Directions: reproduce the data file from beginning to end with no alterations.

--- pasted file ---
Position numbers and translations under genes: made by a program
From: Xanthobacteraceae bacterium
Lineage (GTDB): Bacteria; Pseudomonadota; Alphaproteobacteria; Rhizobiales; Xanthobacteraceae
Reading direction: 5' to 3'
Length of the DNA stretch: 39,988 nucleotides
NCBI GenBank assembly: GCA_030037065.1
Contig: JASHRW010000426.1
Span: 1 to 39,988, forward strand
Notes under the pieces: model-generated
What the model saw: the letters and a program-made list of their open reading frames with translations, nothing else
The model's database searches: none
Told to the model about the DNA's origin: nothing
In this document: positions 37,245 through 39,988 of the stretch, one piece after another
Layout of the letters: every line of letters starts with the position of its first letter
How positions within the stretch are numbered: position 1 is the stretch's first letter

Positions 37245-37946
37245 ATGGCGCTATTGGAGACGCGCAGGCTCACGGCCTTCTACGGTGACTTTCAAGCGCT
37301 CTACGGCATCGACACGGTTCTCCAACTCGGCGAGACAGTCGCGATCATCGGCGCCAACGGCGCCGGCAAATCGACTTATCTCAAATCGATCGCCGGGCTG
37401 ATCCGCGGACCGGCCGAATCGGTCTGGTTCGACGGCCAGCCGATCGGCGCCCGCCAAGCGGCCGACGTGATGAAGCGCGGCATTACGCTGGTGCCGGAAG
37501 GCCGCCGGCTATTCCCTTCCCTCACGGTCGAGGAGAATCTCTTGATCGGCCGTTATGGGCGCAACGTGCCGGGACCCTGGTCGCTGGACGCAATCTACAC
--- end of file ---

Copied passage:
Position numbers and translations under genes: made by a program
From: Xanthobacteraceae bacterium
Lineage (GTDB): Bacteria; Pseudomonadota; Alphaproteobacteria; Rhizobiales; Xanthobacteraceae
Reading direction: 5' to 3'
Length of the DNA stretch: 39,988 nucleotides
NCBI GenBank assembly: GCA_030037065.1
Contig: JASHRW010000426.1
Span: 1 to 39,988, forward strand
Notes under the pieces: model-generated
What the model saw: the letters and a program-made list of their open reading frames with translations, nothing else
The model's database searches: none
Told to the model about the DNA's origin: nothing
In this document: positions 37,245 through 39,988 of the stretch, one piece after another
Layout of the letters: every line of letters starts with the position of its first letter
How positions within the stretch are numbered: position 1 is the stretch's first letter

Positions 37245-37946
37245 ATGGCGCTATTGGAGACGCGCAGGCTCACGGCCTTCTACGGTGACTTTCAAGCGCT
37301 CTACGGCATCGACACGGTTCTCCAACTCGGCGAGACAGTCGCGATCATCGGCGCCAACGGCGCCGGCAAATCGACTTATCTCAAATCGATCGCCGGGCTG
37401 ATCCGCGGACCGGCCGAATCGGTCTGGTTCGACGGCCAGCCGATCGGCGCCCGCCAAGCGGCCGACGTGATGAAGCGCGGCATTACGCTGGTGCCGGAAG
37501 GCCGCCGGCTATTCCCTTCCCTCACGGTCGAGGAGAATCTCTTGATCGGCCGTTATGGGCGCAACGTGCCGGGACCCTGGTCGCTGGACGCAATCTACAC